DISCLAIMER: I am not against the hijab and I am not against any hijabis. In fact, I fully support the hijab as well as those who wear it. But I am against the objectification of the hijabi, as can be seen in too many of the images below; I’m against the sexualization of the woman (the human!) through the hijab; I’m against the many assumptions that are made about the Muslim female who does not cover her head, whether per her own volition or someone/something else’s–the hijab doesn’t define anyone; a person’s character does. Beliefs say nothing about us, and they mean nothing; it is our behavior, our personality, our character–everything that is “us” besides the piece of cloth that is on our head. After all, do most Muslims not agree that the hijab is more than just the head-covering? If that’s really true, then why the following images? Why the judgments against anyone who doesn’t wear the hijab? Why the comparison of the non-hijabi female to a lolly pop (wow – just wow) and that of the hijabi to a “pearl” (again, wow!)? Or the chicken metaphor (see below). And, dude! Men (or women) telling us “how” to wear the hijab or what’s hijab and what’s not? What the hellz? Who put YOU in charge, my dear “outwardly pious” brother (or sister) in Islam? And, by the way, to those patriarchal folks fighting for “men’s rights,” know that you’re actually insulting men by telling women to cover their head so as not to test men’s “sexual urges” & stop insulting women by objectifying them through the hijab. The human male is NOT a rapist or molester by default or by nature; he grows up as one, and our ideas that “women whose hair is covered are better and more self-respecting than those whose hair is not covered; the one with the head-covering on doesn’t want to be raped and doesn’t want negative attention, but the one without it OBVIOUSLY does” are crucial to their (men’s) growing up as rapists or potential rapists/molesters. These messages don’t help anyone but rapists.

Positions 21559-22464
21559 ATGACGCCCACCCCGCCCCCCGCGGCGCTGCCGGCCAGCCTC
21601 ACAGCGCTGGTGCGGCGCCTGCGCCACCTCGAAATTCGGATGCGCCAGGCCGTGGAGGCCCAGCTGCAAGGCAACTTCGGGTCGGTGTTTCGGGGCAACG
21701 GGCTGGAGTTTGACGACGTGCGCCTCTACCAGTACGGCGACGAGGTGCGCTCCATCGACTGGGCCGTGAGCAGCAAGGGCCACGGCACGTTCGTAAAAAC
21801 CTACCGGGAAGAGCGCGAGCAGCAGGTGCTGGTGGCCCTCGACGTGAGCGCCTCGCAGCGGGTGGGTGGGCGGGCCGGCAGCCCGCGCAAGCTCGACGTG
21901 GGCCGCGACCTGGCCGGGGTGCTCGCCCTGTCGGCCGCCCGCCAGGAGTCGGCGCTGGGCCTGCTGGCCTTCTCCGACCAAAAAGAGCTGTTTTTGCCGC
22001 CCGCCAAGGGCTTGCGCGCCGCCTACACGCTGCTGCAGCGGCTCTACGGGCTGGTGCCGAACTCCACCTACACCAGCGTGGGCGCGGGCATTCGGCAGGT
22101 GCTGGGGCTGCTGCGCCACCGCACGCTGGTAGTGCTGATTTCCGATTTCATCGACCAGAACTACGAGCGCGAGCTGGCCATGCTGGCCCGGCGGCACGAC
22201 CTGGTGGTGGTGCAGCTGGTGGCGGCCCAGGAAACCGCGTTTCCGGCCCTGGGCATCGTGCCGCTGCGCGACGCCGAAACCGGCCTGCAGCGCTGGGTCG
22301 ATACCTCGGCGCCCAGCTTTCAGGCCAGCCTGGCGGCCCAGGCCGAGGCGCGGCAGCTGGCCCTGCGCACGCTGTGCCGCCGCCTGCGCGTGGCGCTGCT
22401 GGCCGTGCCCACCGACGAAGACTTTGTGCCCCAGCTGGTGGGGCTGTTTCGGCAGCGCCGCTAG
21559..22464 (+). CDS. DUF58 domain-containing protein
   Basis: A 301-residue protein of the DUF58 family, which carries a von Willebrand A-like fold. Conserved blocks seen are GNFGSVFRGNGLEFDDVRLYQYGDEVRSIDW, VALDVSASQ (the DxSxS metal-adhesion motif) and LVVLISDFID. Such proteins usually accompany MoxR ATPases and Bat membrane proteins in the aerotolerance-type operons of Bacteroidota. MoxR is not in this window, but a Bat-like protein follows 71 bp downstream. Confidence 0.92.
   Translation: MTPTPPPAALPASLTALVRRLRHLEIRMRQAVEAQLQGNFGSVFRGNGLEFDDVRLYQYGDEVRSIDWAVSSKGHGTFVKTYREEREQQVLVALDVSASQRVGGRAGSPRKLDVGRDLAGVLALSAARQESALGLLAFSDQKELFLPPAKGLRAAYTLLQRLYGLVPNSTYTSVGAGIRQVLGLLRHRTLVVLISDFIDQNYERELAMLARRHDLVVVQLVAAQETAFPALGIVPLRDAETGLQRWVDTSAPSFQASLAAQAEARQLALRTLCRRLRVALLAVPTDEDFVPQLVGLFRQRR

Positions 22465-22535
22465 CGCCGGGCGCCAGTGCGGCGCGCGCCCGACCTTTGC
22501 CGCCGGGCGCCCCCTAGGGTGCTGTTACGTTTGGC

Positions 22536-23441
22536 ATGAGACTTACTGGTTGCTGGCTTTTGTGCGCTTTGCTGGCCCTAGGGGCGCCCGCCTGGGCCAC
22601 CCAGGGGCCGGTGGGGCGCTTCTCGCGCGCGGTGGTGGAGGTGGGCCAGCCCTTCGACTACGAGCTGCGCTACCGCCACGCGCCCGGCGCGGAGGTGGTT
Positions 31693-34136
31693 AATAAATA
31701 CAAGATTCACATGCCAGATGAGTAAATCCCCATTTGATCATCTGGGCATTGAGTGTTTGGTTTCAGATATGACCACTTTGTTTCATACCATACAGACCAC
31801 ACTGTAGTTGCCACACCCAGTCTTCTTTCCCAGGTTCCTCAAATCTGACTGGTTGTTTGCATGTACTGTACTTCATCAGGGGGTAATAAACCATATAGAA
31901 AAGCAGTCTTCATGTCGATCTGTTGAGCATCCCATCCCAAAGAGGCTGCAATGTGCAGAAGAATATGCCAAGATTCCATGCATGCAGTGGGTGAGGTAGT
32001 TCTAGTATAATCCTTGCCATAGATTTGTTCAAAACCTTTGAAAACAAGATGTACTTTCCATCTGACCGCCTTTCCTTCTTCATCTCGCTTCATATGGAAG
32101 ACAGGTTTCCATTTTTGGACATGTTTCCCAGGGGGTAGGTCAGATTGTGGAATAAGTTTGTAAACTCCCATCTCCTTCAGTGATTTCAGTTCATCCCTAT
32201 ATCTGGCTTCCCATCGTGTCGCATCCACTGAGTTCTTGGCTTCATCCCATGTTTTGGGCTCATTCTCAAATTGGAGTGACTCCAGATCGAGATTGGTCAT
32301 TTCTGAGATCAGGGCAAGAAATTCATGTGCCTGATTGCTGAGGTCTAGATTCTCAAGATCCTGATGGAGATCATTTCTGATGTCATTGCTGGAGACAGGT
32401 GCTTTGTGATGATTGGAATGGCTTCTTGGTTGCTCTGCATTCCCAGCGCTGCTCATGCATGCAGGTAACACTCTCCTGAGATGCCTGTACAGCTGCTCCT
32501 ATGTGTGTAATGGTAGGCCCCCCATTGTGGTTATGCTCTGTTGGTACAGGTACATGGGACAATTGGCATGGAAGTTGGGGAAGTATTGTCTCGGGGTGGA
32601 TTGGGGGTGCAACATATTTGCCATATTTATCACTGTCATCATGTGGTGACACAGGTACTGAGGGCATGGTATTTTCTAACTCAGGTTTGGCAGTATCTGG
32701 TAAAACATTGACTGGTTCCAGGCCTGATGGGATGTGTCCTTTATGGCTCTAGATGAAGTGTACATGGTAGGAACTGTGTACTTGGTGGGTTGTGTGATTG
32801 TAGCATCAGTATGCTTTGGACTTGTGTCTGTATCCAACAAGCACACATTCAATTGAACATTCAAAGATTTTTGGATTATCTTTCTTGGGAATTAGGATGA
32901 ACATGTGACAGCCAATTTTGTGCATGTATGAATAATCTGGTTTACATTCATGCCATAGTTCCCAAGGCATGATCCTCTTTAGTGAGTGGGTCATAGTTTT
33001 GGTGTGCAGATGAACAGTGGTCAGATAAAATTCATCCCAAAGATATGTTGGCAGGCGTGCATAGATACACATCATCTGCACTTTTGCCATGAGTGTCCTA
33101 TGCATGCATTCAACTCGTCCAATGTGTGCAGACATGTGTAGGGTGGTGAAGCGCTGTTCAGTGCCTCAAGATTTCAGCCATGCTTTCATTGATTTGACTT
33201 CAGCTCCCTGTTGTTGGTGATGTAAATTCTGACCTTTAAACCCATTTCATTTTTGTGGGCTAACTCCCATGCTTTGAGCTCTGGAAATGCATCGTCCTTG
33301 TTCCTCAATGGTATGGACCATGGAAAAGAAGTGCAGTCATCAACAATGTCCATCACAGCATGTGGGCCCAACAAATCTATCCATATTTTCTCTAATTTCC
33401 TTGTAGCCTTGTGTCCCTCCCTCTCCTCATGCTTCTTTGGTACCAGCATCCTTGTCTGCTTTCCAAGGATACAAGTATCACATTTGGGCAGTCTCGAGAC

It is tragic to realize that we live in a society that teaches women how NOT to get raped instead of teaching men NOT to rape. For more on this, see my post “The Hijab as a Solution to Rape?”

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A List of Haraam Things in Islam

haraam list

Errthing’s haraam, bruh.

P.S. Please be advised in advance that this is a satire. It’s intended to poke fun at some Muslims’ habit to make everything haraam. This is not a list of actual haraam things as Islam, the religion of God, deems them haraam. (Note, for example, that objectively haraam things like murder, adultery, etc. are not listed there. Does that clarify my point?)

I’ve compiled a list of all things I can remember that I’ve heard one Muslim or another (or saying is haraam. As with all other religions, if you put two Muslims in a room and ask them their views on Thing X, they’re both going to give you two different opinions. The following list is about that. I find it hilarious and amusing that in the comments, some people don’t get the point of this list at all and are taking certain things off the list to explain to me WHY they are haraam. Um, no, thanks.

Also, this isn’t poking fun at Islam; it’s poking fun at certain Muslims’ certain habit and obsession to declare everything haraam, especially the things we love most. I do not apologize for offending anyone with this.

So the following are lists of some of the things that are forbidden/ unacceptable/ punishable/ sinful according to at least one form of Islam (and there are as many forms of Islam as there are Muslims, who number about a billion). Some months ago, someone arrived on my blog looking for “list of things that are haraam in Islam,” which I thought was an excellent idea for a blog post. Millions thanks to that person! God reward you for such creative thinking!

Feel free to add more things. These lists are not comprehensive and never will be.